Ultrashort pulse-induced elastodynamics in polycrystalline materials. Part I: Model validation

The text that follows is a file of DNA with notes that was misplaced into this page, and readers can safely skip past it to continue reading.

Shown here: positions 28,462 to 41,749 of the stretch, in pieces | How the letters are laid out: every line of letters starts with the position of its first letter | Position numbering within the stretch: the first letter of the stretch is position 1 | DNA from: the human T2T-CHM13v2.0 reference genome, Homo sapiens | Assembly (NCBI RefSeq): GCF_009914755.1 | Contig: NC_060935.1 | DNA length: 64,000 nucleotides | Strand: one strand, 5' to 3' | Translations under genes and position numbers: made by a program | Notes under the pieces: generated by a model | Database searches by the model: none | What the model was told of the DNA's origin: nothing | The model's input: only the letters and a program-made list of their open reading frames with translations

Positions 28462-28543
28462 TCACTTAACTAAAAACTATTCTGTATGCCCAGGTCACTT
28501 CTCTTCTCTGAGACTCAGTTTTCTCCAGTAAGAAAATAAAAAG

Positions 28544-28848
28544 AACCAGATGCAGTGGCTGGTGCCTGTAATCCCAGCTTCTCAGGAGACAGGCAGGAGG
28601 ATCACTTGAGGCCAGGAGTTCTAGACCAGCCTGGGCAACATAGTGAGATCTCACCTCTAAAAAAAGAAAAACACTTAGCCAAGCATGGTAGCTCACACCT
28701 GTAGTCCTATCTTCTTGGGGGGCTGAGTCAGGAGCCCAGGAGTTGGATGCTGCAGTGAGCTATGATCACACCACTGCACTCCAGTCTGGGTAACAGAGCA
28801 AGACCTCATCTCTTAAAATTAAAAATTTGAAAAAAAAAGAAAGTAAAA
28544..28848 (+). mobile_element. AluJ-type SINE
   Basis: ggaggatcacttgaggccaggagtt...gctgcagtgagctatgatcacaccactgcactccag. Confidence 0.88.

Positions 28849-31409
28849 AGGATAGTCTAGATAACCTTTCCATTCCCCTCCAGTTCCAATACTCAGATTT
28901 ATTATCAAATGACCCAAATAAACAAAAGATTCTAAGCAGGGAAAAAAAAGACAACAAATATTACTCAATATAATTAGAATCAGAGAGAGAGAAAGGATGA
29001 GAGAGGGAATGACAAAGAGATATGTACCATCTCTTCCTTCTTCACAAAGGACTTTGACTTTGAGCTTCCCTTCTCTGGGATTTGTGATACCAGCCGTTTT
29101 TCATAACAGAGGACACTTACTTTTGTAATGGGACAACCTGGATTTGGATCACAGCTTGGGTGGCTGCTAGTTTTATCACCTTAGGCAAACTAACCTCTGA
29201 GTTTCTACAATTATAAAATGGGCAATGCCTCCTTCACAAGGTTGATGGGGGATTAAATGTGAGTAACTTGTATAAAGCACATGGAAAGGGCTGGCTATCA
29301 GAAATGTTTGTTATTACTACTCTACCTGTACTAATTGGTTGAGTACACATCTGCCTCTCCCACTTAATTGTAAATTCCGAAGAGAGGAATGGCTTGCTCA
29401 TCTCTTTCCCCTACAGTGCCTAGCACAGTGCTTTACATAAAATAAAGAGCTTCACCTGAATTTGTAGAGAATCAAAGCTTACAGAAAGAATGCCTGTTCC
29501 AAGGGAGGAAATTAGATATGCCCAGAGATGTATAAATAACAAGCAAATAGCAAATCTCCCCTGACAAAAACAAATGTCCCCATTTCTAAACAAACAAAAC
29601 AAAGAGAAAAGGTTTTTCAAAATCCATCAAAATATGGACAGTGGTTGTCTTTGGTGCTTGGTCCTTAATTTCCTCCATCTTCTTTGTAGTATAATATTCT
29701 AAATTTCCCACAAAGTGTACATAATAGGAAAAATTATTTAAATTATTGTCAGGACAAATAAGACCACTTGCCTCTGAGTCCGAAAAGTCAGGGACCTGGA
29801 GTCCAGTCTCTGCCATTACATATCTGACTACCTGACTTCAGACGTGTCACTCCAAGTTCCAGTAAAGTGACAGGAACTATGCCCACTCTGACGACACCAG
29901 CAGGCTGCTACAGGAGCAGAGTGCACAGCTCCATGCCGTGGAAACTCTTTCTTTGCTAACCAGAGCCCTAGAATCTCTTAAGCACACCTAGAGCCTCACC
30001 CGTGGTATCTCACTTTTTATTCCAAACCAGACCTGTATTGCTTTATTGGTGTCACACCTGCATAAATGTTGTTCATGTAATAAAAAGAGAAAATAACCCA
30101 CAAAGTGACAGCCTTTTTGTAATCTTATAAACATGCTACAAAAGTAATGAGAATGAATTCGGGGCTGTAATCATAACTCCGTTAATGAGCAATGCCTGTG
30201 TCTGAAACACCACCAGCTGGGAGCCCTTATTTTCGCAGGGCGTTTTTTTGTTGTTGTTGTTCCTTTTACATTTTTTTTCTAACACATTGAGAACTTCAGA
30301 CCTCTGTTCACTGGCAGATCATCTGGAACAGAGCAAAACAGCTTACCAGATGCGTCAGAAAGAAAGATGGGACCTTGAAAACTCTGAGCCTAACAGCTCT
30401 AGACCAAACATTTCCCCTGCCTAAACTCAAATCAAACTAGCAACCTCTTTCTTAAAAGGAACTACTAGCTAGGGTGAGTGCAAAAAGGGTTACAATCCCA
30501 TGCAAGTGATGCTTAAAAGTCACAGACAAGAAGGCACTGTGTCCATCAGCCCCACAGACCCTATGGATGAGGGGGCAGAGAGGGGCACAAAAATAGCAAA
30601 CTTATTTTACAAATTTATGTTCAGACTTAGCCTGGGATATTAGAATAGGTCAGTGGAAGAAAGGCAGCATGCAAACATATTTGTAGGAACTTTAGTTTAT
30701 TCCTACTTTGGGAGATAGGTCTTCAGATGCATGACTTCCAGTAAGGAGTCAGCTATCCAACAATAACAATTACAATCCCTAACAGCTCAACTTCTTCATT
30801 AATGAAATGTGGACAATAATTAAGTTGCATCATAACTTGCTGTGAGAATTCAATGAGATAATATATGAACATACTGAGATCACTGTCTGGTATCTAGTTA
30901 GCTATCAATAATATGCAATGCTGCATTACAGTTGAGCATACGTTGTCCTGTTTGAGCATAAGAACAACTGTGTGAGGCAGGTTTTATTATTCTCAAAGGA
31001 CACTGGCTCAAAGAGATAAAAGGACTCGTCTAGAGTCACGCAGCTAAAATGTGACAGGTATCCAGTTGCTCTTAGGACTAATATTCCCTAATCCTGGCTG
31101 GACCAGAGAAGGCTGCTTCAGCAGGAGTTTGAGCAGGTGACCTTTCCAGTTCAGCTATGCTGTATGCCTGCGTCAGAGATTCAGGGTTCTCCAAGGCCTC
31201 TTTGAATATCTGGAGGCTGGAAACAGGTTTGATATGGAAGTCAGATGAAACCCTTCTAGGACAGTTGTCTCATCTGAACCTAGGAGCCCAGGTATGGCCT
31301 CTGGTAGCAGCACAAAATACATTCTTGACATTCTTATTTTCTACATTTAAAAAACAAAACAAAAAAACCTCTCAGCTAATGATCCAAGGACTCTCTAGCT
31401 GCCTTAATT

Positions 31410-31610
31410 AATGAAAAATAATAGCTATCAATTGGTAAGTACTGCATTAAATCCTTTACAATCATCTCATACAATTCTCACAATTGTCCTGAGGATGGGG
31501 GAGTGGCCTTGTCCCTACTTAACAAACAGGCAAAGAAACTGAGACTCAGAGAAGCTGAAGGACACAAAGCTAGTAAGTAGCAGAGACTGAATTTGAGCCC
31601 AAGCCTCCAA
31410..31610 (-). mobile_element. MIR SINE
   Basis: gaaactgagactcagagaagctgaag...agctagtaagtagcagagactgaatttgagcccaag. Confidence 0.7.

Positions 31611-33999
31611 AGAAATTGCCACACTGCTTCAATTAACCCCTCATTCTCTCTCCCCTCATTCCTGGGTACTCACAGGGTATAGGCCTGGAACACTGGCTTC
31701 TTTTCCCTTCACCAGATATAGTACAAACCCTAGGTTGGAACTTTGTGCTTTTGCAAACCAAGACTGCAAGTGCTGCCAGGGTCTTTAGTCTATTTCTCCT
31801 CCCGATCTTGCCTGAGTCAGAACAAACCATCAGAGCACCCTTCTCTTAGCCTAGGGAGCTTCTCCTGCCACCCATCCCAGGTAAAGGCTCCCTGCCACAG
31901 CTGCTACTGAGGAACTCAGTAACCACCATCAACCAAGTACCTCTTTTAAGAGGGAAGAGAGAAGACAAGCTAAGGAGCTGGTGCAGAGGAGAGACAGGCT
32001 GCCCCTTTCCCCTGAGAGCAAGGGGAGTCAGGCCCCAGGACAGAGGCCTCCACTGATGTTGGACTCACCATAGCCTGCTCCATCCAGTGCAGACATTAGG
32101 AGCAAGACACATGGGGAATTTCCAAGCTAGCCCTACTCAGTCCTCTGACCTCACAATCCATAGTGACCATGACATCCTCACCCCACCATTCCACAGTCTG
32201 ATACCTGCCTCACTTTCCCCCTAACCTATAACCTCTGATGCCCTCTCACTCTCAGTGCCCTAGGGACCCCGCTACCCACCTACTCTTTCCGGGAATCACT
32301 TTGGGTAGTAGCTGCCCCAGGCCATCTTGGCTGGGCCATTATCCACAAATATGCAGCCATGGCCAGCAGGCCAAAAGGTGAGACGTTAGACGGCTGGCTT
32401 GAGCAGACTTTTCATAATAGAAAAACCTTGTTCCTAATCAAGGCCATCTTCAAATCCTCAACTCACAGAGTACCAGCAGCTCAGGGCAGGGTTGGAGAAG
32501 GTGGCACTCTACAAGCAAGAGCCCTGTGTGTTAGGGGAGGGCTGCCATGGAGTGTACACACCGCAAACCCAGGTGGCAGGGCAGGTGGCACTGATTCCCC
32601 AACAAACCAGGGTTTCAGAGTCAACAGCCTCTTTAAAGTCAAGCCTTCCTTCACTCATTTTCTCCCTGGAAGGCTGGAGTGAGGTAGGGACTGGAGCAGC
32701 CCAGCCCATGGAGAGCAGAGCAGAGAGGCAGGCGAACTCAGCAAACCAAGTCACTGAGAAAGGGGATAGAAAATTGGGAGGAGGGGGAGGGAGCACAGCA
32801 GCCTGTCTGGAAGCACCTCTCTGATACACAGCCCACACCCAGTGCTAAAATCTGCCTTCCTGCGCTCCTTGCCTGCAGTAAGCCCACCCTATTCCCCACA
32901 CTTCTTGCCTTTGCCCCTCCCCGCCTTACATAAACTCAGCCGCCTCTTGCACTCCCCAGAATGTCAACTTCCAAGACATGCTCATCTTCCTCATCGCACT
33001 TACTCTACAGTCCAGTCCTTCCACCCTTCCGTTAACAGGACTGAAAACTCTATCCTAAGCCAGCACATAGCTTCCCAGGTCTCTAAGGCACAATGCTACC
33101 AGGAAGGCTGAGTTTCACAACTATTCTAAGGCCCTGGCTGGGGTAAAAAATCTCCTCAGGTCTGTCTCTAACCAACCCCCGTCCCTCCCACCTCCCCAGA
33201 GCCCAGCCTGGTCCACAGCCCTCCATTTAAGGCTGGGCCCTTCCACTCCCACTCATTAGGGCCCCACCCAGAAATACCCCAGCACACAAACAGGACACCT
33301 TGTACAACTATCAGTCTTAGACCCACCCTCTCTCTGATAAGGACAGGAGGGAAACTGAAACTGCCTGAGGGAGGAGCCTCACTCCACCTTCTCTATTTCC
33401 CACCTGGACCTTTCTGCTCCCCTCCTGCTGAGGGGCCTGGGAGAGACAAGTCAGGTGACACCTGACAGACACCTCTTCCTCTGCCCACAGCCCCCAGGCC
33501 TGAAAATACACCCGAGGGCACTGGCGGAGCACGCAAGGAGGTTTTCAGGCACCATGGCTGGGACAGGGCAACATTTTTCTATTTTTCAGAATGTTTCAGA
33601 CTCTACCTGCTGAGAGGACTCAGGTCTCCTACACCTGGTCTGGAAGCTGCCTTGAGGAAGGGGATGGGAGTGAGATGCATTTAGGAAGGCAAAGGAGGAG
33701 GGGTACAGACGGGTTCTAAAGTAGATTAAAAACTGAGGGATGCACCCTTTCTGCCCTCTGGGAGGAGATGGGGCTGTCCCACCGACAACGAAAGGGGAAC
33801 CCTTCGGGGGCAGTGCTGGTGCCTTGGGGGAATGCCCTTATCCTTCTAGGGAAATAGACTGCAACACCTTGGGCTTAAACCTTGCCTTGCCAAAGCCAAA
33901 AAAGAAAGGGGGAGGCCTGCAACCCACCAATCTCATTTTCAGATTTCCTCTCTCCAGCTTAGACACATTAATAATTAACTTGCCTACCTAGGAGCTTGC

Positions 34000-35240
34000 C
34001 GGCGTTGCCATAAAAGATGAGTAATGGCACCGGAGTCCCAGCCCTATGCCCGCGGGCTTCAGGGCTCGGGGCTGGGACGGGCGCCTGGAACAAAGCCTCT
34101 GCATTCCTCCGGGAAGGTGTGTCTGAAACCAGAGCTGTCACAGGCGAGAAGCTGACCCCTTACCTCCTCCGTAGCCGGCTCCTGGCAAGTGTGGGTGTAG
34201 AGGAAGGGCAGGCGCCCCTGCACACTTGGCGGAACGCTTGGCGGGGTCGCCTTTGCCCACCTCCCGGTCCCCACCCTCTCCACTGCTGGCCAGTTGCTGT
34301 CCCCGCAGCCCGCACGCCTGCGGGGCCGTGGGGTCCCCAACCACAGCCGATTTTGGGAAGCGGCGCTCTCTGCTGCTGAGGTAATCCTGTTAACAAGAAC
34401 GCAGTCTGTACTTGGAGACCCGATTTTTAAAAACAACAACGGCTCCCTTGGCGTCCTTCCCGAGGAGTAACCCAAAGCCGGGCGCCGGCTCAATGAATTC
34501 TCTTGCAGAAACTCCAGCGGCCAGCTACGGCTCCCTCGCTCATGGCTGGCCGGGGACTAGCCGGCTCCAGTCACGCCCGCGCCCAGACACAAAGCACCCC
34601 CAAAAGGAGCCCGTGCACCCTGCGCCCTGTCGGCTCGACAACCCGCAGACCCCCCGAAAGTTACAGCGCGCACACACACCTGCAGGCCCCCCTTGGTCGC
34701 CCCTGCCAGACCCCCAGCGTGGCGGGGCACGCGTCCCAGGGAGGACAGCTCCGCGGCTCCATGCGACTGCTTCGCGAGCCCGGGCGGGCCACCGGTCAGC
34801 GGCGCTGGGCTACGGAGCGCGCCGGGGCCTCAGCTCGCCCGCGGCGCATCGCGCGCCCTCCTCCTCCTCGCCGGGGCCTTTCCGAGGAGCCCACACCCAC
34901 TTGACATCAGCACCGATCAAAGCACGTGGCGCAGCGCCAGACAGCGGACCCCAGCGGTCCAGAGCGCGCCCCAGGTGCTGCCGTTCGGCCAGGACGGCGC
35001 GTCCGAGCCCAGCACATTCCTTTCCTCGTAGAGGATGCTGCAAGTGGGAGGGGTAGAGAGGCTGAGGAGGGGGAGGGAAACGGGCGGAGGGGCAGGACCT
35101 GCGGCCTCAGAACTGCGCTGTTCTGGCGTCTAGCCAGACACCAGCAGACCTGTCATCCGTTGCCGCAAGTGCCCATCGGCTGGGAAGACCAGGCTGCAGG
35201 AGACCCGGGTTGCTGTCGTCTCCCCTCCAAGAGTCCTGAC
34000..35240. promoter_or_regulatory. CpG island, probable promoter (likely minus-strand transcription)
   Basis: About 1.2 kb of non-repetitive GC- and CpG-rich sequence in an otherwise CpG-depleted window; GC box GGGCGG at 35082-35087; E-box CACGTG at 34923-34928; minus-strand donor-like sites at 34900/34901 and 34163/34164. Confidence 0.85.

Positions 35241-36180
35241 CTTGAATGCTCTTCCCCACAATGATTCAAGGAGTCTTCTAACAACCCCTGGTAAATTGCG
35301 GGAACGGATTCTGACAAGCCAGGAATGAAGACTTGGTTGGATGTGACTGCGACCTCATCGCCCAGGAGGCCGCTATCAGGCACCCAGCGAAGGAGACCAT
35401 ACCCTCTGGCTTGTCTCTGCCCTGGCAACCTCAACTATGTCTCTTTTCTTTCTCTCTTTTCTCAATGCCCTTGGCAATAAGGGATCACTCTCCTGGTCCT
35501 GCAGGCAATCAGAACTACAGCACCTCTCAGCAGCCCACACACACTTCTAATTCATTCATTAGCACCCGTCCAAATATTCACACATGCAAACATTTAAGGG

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© 2019, © 2019 Taylor & Francis Group, LLC. The coupled thermal-mechanical response of a polycrystalline metallic film in response to ultrafast optical impingement is investigated. The thermo-elastodynamics formulated in the article considers laser absorption along the axial direction and thermal diffusion along the radial direction to account for the normal and shear stresses initiated by the rapid heating. The generalized formulation incorporates a two-step hyperbolic temperature model that characterizes the energy transport of electrons and lattices as finite in velocity. The coupling of thermal and mechanical fields is established through considering the energy dissipated in the form of propagating thermo-mechanical disturbances. The thermo-elastodynamical response of the polycrystalline film is found to be a strong function of the electron heat capacity that is also temperature-dependent. In addition, grain size effects due to film surface and grain-boundary scatterings are found to impact several thermophysical properties of the material. The impact of the energy transport of electrons is particularly prominent when the thickness becomes comparable with the electron mean-free-path. A staggered-grid finite difference scheme is followed to simultaneously resolve the coupled thermo-elastodynamical responses using an axisymmetric model. The time variation of the normalized electron temperature of a single crystalline gold film derived from the generalized model is favorably examined against published physical data, thus demonstrating the feasibility of the formulation in depicting the electron transport dynamics in response to non-ablating ultrafast irradiation.
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